Many sociolegal scholars would argue that Euripides praised written legal rules too fulsomely. For as rules accumulate within a legal system, acquiring complicated subsections and qualifying clauses, they make the legal process so complex that it becomes inaccessible unless one can aﬀord a lawyer. Rather than guaranteeing equality, therefore, contemporary legal systems tend to provide an advantage to sophisticated, better-ﬁnanced litigants (Galanter 1974). Many sociolegal scholars might have Thrasymachus (the legal cynic of Plato’s Dialogues) respond to Theseus by saying something like this:
All written laws are parchment words
Whose import shifts in each man’s mind.
Thus Justice is tossed this way and that from
Judge to judge, and advocates with clever minds
Oft bend the law to serve their wealthy friends.
After communist Revolutions in Russia and Cuba, new regimes established ‘people’s courts’ in which lay judges, freed from ‘bourgeois’ legal rules, were to ‘do justice’ based on the community’s sense of fairness and social good. But the unhappy experience of ‘socialist justice’ (Markovits 1986, Hendley 1996, Krygier 1990) reminds us that written legal rules have an important political function: preserving judicial autonomy and blunting the risk of tyranny. Moreover, the ‘peoples’ courts’ experience suggests that Theseus was probably more correct than Thrasymachus. Except in homogenous, slow-changing societies, an adjudicatory system based on written legal rules, however imperfect, is likely to approach predictability and even-handedness more closely than systems that eschew ﬁxed rules.
Finally, legal rules enhance the eﬃciency of legal processes. When legal rules are clear and predictably applied, they become weighty ‘bargaining chips’ in negotiating settlements before or during litigation (Mnookin and Kornhauser 1979) and hence most disputes can be resolved without adjudication, while litigation is more costly when legal predictability declines (Priest 1993).
3. The Dilemma Of Rules And Discretion
Because human activity is varied and changing, legal rule-makers suﬀer from relative ignorance of fact and indeterminacy of aim (Hart 1961, p. 125). Rules, therefore, are often underinclusive and often overinclusive—that is, covering activities that are irrelevant or marginal to the primary evil that the rule-makers wished to deal with. Thus, if a motor vehicle code states ‘Any person who drives a motor vehicle through a red light is guilty of a violation and shall be ﬁned $50,’ it ostensibly compels punishment of a motorist who proceeds carefully through a malfunctioning traﬃc light which is stuck on red, or an ambulance driver rushing a patient to the hospital (Goﬀman 1971 p. 102). To apply the rule in such cases is disparaged as legalism (Friedman 1975, pp. 247–8, Nonet and Selznick 1978). Rule-based decision-making can lead to legalism because rules, in their quest for neutrality, often disregard individual litigants’ special attributes and circumstances; this makes it easier for oﬃcials to apply law’s coercive powers, but blunts their sensitivity to justice claims not embodied in the written rules (Noonan 1976).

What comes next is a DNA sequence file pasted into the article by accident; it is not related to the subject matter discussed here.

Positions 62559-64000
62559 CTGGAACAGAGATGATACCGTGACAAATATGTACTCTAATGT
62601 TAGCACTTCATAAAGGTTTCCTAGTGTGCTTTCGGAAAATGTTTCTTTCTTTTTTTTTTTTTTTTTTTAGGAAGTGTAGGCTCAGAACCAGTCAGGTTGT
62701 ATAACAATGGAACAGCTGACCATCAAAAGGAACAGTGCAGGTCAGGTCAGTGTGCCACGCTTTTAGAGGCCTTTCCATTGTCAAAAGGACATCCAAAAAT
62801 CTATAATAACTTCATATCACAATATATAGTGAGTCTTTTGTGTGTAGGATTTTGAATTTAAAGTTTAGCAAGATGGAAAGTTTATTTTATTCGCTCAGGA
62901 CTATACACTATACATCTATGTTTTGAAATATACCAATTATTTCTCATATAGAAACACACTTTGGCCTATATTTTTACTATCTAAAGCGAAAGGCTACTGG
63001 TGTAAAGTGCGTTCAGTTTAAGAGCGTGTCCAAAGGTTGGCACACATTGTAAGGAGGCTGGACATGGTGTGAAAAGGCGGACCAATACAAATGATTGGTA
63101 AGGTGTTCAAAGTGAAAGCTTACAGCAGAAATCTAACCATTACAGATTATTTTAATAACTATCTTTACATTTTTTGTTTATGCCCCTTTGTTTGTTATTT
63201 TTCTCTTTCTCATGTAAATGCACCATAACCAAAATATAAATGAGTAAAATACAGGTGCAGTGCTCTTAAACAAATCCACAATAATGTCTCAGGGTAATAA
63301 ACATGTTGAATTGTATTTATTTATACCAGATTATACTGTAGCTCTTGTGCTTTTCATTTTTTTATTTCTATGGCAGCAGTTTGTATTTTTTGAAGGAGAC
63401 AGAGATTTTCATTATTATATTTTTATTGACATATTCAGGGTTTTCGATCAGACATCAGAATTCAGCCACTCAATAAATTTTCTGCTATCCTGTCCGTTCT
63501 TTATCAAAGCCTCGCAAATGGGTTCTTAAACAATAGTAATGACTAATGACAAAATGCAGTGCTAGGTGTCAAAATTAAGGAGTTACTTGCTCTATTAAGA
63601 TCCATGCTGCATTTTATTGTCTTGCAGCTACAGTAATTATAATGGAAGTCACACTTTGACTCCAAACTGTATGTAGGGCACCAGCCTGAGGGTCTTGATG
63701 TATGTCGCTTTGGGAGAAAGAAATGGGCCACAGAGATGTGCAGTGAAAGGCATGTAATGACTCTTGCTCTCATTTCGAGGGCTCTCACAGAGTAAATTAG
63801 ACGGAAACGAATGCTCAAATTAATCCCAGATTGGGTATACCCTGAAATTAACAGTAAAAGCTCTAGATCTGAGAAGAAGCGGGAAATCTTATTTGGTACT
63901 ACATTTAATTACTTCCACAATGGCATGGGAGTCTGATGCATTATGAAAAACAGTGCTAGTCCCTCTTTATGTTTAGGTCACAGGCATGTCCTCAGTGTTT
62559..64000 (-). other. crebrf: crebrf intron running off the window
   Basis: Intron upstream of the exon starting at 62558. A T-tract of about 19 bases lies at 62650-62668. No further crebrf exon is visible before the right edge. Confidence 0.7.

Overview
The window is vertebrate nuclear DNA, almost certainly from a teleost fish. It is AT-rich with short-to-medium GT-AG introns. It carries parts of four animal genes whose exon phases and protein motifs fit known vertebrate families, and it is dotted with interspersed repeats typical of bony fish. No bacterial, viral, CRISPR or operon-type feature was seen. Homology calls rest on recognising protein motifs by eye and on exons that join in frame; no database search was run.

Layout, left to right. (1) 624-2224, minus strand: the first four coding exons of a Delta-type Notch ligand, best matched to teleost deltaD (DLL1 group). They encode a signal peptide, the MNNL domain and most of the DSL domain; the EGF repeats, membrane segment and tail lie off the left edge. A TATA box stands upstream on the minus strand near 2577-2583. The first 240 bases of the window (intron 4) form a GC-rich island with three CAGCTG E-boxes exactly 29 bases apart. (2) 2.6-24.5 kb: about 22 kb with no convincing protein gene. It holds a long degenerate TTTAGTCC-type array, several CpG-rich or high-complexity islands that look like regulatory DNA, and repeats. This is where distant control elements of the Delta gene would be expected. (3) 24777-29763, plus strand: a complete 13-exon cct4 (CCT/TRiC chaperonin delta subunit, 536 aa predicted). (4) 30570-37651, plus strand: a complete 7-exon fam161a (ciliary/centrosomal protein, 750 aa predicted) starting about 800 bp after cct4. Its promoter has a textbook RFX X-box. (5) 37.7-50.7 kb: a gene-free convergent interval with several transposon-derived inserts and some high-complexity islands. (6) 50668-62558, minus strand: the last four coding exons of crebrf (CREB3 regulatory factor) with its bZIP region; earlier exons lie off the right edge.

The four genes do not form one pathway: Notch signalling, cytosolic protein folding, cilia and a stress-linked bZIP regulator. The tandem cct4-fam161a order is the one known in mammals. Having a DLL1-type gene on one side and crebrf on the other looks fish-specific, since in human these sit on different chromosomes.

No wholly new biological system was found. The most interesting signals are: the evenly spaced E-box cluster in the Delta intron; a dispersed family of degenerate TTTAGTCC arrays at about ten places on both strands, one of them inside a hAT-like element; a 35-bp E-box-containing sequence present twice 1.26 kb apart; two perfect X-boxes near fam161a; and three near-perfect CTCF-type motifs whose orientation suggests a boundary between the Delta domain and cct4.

Many governments seek to prevent the anger generated by legalism by granting legal oﬃcials some discretion to make exceptions. American criminal prosecutors, for example, can generally decline to prosecute violations of the law ‘in the interests of justice.’ Juries, by virtue of the secrecy of their deliberations, can decline to convict when they feel justice requires it (Kadish and Kadish 1973). Another antidote for legalism is to substitute general standards for very speciﬁc rules; for example, requiring custody decisions to be based on ‘the best interests’ of the particular child, taking all relevant facts and considerations into account. Yet granting scores of frontline decision-makers discretion to suspend rules or use their own judgement in implementing vague standards recreates the risk that legal rules were invented to reduce; that is, decisions that vary across diﬀerent individual decision-makers or erode oﬃcial policies.
Most legal institutions, therefore, employ a mix of rule and discretion (Mashaw 1983). Some, such as tax collection agencies, may be instructed to emphasize rule-based decision-making, while others, such as juvenile courts or patent oﬃces, may be allowed to rely on experienced legal decision-makers to apply general standards sensibly and consistently. Generally, an institution’s legal rules are more prescriptive when lawmakers and politically potent interest groups do not trust it to make acceptable decisions. Thus American regulatory statutes, regulations, and permits often contain more prescriptive legal rules than their Western European counterparts (Rubin 1997, Kagan and Axelrad 2000, Rose-Ackerman 1995, Vogel 1986).
4. Can Legal Rules ‘Decide Cases?’
Beginning with the American ‘legal realists’ of the 1920s and 1930s (Ackerman 1974, White 1972, Twining 1973), some scholars have contested the assumption that judges can be ‘bound’ by pre-existing legal rules. In political science, adherents to the ‘attitudinal model’ hold that each judge’s own political values are the best predictors of individual decisions (Rowland and Carp 1983, Spaeth and Segal 1999). More fundamentally, legal philosophers refer to the ‘indeterminacy’ of legal rules, arguing that no matter how long one stares at the words of a constitutional bill of rights, a statute, or a set of judicial precedents, the words alone cannot determine which of two conﬂicting interpretations (and legal outcomes) in a particular case is ‘correct.’ Moreover, in complex legal systems, it is argued, decision-makers inevitably use their own judgment in deciding which of many rules or precedents ‘applies’ to a case. The implication is that all legal decisions are policy decisions, rationalized only after the fact by reference to one particular rule or rule interpretation.